And finally, how are they going to pay for it? The proposal didn’t get into land remediation at all – or at least didn’t provide an explicit dollar amount or propose a funding scheme. Further work on the arena’s transportation and other infrastructure also wasn’t really delved into. Ignoring that essential pre-condition to the entire development, here’s the proposed funding scheme.
For those wanting more detail about each of these, the calgaryNEXT site actually has a pretty detailed breakdown.
- The Community Revitalization Levy is basically using the increased tax revenue from the new developments in the area to fund the initial development. The specifics often vary, but they’ve been used often and are a pretty common tool of municipal development finance. My guess would be that the city gets a loan and fronts the money, and then the levy would be paid off by the increased tax revenues over a specified period of time. (The calgaryNEXT website notes that this tool has been used in East Village developments.)
- The Ticket Tax is basically adding a levy to each ticketed event at the complex and using that to pay off a loan. The idea here is that somebody, either the city or the Flames presumably, would front the money for development and then the ticket tax revenues would pay them back. This funding tool has been used to build Edmonton’s arena.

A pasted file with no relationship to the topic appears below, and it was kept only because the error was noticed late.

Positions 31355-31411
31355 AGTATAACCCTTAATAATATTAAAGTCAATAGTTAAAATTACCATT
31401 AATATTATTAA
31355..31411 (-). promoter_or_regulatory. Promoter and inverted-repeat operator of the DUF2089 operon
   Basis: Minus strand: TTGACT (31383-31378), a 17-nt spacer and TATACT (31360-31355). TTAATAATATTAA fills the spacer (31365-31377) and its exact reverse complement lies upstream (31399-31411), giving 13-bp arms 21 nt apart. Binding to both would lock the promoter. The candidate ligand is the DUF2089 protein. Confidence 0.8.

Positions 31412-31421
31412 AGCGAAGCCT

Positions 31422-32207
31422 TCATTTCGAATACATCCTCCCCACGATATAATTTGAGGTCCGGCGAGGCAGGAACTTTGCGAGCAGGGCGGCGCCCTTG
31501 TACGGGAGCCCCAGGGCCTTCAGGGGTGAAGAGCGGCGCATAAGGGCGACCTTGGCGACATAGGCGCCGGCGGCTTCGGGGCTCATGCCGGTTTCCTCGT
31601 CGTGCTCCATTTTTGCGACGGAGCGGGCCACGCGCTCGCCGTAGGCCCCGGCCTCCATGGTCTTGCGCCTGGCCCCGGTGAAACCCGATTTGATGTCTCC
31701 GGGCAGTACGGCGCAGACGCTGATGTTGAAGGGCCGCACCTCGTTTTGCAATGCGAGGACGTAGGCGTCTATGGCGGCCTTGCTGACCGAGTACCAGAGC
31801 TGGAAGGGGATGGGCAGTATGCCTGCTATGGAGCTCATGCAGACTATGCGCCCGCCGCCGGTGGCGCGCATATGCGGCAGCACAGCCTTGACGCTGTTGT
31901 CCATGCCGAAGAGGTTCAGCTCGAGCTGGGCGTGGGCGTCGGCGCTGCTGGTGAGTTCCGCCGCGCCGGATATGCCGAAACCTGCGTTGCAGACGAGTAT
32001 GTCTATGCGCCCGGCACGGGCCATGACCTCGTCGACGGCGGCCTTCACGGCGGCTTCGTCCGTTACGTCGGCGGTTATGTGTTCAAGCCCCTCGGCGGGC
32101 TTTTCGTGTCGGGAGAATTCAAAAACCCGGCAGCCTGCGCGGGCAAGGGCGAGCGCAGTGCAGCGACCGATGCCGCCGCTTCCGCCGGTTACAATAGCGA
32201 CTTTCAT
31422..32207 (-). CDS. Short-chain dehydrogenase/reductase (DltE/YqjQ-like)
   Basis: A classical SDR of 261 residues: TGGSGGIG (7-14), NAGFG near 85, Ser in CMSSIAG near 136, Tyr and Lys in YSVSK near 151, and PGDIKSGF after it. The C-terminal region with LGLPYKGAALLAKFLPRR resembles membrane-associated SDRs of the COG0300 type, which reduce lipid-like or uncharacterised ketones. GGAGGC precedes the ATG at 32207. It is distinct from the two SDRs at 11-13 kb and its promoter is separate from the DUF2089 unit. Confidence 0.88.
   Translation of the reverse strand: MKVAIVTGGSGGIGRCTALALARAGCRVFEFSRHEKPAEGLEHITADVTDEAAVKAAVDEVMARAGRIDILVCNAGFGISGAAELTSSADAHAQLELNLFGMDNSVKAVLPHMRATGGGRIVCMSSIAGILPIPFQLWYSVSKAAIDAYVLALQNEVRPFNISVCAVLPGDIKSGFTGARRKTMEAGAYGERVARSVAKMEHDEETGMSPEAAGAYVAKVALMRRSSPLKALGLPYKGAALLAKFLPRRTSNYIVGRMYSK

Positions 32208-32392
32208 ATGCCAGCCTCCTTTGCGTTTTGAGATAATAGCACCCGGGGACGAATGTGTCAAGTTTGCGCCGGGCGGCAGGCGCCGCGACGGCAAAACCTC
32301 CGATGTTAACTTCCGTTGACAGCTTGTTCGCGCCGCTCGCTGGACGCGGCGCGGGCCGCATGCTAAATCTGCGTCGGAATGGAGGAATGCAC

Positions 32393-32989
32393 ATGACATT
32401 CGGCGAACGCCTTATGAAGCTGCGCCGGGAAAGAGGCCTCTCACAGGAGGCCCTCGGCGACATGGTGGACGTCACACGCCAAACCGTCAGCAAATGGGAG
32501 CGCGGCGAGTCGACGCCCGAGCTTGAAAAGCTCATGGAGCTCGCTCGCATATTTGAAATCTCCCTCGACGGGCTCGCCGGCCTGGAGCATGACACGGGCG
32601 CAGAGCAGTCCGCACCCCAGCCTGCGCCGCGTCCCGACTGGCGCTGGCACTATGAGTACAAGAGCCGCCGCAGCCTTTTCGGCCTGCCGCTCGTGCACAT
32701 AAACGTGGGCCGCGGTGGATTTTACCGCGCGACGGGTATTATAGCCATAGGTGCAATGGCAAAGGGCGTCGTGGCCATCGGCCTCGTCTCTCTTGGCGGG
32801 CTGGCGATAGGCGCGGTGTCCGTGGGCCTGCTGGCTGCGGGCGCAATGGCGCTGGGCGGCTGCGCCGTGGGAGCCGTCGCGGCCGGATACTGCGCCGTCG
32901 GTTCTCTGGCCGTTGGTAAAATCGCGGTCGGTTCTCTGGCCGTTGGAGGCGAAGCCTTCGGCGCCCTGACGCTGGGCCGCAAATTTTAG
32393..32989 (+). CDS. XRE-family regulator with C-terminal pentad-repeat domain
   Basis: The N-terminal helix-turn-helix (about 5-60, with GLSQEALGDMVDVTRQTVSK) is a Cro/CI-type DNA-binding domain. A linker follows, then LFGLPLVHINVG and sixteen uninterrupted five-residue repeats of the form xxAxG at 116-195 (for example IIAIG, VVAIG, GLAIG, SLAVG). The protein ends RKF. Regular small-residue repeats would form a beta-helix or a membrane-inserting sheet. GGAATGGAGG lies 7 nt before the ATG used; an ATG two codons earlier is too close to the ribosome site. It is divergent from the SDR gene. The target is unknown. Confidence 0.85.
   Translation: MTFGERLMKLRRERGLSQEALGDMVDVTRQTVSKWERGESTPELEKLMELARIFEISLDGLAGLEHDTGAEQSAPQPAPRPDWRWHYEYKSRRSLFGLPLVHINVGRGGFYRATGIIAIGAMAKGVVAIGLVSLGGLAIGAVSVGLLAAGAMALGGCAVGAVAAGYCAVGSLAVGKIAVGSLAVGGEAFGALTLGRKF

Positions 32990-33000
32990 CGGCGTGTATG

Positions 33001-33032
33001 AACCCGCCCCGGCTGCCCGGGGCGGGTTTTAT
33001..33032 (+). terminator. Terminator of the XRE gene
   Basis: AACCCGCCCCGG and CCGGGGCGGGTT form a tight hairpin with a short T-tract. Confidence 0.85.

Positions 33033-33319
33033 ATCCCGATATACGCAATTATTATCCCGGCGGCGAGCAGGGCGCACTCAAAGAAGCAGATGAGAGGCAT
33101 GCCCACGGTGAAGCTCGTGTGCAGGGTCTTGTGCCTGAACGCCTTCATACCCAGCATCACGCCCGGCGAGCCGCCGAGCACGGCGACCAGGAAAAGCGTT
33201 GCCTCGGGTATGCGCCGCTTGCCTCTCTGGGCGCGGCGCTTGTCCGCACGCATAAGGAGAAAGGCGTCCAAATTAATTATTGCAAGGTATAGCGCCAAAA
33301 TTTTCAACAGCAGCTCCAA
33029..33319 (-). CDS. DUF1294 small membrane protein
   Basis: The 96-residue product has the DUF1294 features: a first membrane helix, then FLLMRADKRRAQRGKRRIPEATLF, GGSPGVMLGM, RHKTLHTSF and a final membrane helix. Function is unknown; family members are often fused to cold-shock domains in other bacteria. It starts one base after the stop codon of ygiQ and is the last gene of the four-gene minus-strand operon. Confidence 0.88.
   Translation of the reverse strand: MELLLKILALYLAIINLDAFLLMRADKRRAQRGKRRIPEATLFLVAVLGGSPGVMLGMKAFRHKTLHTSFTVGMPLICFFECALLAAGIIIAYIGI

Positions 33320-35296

- The City Fieldhouse slice of the pie refers to the fact that the city has supported the construction of a public fieldhouse, such as is being included in this plan. But for the flaw here, let’s quote the Mayor of Calgary, Naheed Nenshi: “The proposal includes incorporating The City’s proposed (and
much-needed) fieldhouse into the facility. However, that project, while a
very high priority
for the City, remains unfunded.” I get the feeling that if the city had $200 million to invest in a fieldhouse, they probably would have committed to doing so already. (The Mayor’s statement basically reiterates the phrase “…this is unfunded” over and over again.)
- Finally, the $200 million from Calgary Sports and Entertainment Corporation is the Flames ownership explicitly fronting a big chunk of money. For reference, Edmonton Oilers ownership put up $130 million for their new arena (along with a proposed $100 million, subject to “commercial viability,” for development in the adjacent entertainment district).
In short: I need more details about specifically where the money would be coming from in what stages. Who’s assuming financial risk here, and when are they doing so? And what happens with the inevitable cost overruns that always happens with big Alberta constructions projects, particularly once the economy warms up again and the labour shortage (once again) bedevils the province?
SUM IT UP
I don’t hate the proposal. If they’re going to replace the Saddledome and McMahon – and the Flames organization seems hellbent on doing so – this is probably the best option available given the circumstances. I’m a big proponent of a downtown arena.
But this plan feels like a first draft (and let’s face it, it basically is a first draft, albeit a shiny one), and I need a lot more details before I’m close to being sold on it.
(*-that’s not the exact quote, but I wanted to clean up the language a bit.)